B.C. Forest Practices Board chair says proposed changes to forestry policy 'a start'
The chair of British Columbia's forest watchdog says he was pleased to see a bill introduced with proposed changes to the Forest and Range Practices Act that could “reassert the public interest” in forestry decisions.
Kevin Kriese of the Forest Practices Board said the amendments are overdue and “only a start,” given the complexity of implementing new forestry policies on the ground. He's keen to see a timeline, a fast pace and details on how and when the changes will take effect, he said in an interview Thursday.
Forests Minister Katrine Conroy told the legislature Wednesday that a new system of forest landscape plans developed alongside First Nations and local communities would replace the existing forest stewardship plans that had been developed largely by industry.
The existing system tends to be “industry driven” and doesn't plan for the health and makeup of forest ecosystems in the long term, Kriese said.
The new proposed framework would make it possible to manage forests based on longer-term predictions of what a forest would look like with a particular rate and pattern of logging and how that might affect the surrounding ecosystem, he said.
“That doesn't exist today,” he said.
With the proposed changes, Conroy said companies with harvesting licences would be required to develop and submit their operational plans for ministry approval, and they would have to meet the requirements of the broader landscape-level plans.
The landscape and operations plans would be posted publicly, she noted.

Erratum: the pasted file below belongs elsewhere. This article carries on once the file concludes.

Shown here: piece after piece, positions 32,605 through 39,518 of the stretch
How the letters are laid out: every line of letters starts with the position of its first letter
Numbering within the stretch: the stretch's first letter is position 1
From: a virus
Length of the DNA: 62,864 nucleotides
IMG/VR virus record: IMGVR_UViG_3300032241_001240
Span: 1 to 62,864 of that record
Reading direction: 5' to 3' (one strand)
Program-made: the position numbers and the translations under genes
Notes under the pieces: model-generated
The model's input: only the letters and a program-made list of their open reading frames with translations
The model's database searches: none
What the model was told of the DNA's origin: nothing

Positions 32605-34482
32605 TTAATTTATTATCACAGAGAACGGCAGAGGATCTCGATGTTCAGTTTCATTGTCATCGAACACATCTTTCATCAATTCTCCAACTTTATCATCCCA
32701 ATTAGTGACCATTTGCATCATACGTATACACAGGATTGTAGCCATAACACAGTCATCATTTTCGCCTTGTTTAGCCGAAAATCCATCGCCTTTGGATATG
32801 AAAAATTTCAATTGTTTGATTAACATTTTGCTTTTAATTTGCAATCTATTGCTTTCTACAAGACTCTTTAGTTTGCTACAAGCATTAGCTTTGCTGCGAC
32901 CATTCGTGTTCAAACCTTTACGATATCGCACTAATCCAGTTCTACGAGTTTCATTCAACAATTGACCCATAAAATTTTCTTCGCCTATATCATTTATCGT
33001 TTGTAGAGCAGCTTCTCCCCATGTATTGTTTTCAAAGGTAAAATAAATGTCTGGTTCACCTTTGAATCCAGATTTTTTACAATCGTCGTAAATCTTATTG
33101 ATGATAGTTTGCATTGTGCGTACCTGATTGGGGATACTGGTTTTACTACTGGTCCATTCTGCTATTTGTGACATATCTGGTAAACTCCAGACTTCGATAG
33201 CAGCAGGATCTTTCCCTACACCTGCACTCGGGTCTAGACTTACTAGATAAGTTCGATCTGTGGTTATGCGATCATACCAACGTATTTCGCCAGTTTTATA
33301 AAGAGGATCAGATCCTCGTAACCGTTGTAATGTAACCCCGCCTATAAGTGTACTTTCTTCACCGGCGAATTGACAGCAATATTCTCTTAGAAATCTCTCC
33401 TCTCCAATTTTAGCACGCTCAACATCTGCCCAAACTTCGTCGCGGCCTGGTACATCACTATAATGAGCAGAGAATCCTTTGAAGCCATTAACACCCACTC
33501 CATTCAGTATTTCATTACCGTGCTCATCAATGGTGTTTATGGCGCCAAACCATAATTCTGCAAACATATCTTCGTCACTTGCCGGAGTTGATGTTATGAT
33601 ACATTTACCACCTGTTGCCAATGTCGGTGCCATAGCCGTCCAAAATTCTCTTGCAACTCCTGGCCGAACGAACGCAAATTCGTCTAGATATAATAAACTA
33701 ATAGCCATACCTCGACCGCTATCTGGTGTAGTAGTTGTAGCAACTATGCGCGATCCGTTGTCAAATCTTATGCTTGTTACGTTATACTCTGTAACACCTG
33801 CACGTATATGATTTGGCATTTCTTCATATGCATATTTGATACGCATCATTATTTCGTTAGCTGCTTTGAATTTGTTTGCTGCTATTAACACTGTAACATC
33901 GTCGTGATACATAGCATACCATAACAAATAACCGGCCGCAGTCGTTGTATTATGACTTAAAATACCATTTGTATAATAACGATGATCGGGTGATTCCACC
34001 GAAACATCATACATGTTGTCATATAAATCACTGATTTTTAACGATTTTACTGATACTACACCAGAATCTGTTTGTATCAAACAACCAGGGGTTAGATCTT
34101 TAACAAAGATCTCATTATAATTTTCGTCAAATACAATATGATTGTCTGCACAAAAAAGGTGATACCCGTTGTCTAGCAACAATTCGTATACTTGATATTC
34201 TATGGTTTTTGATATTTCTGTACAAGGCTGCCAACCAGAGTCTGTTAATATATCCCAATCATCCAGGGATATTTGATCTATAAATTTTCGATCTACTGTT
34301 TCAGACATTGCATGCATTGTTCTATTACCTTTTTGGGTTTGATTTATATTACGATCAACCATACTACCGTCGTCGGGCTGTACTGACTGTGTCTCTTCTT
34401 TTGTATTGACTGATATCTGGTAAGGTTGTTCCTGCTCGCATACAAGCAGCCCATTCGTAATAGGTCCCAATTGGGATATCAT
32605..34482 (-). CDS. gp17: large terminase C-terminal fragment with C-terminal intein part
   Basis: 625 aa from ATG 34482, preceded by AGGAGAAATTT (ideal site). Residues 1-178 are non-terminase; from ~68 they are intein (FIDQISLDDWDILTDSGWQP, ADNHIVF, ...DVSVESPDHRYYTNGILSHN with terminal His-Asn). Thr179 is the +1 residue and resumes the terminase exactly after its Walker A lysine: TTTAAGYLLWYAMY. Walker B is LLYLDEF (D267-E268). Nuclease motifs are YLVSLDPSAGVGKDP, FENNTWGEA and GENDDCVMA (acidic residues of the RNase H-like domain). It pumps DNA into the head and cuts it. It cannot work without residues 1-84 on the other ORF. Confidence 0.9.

Such transparency also marks a change from the existing regime, Kriese said.
The current system “doesn't actually show you where you're going to log, so how does the public review and comment when they can't actually see?” he asked.
Earlier amendments to the Forest and Range Practices Act passed in 2019 are meant to give the public the ability to weigh in on proposed activities, such as logging roads and cut blocks, but those changes have yet to take force, he said.
The latest proposed changes would also give B.C.'s chief forester the power to create mandatory “stocking standards” or reforestation requirements, he added.
“Sometimes (harvesting) licensees choose a stocking standard based on some short-term objectives,” he said. “Sometimes that's not the (forest) stands you really want 30, 40, 50 or 100 years from now, so, the chief forester could step in and say, actually, on these kinds of sites, we've decided that we want a different trajectory.”
Another key change would allow for the public disclosure of penalties and fines levied under the Forest and Range Practices Act, said Kriese, explaining that the public doesn't find out what happened if someone has broken the law.
Conroy said the province has been working with the forest industry on the changes, which are expected to come into effect through regulation over the next year.
The province has also been working to implement recommendations from an independent review of B.C.'s old-growth forest management released last year, including the deferral of logging in ecosystems at risk of irreversible loss, she said.
Kriese said he hopes additional amendments expected later this fall to the Forest Act, which is separate from the Forest and Range Practices Act, would address what he called an “unusual” level of constraint on government decision-making.
The existing act limits the ability of Forests Ministry officials to refuse authorization of a cutting or road permit when the forest tenure holder meets certain conditions, even when there are public interest concerns around the proposed work, he said.
The board has previously found instances “where it was apparent that if that discretion had existed, that authorizations might not have been issued,” he said.
A series of “policy intentions” released in a report earlier this year signalled that the province would “explore options to provide discretion in authorization decisions based on important forest values, such as water, wildlife and Indigenous heritage.”
Decision-makers must be able to reject permits or to approve them with conditions, if there are concerns the work could irreparably impair other forest values, it said.
This report by The Canadian Press was first published Oct. 21, 2021.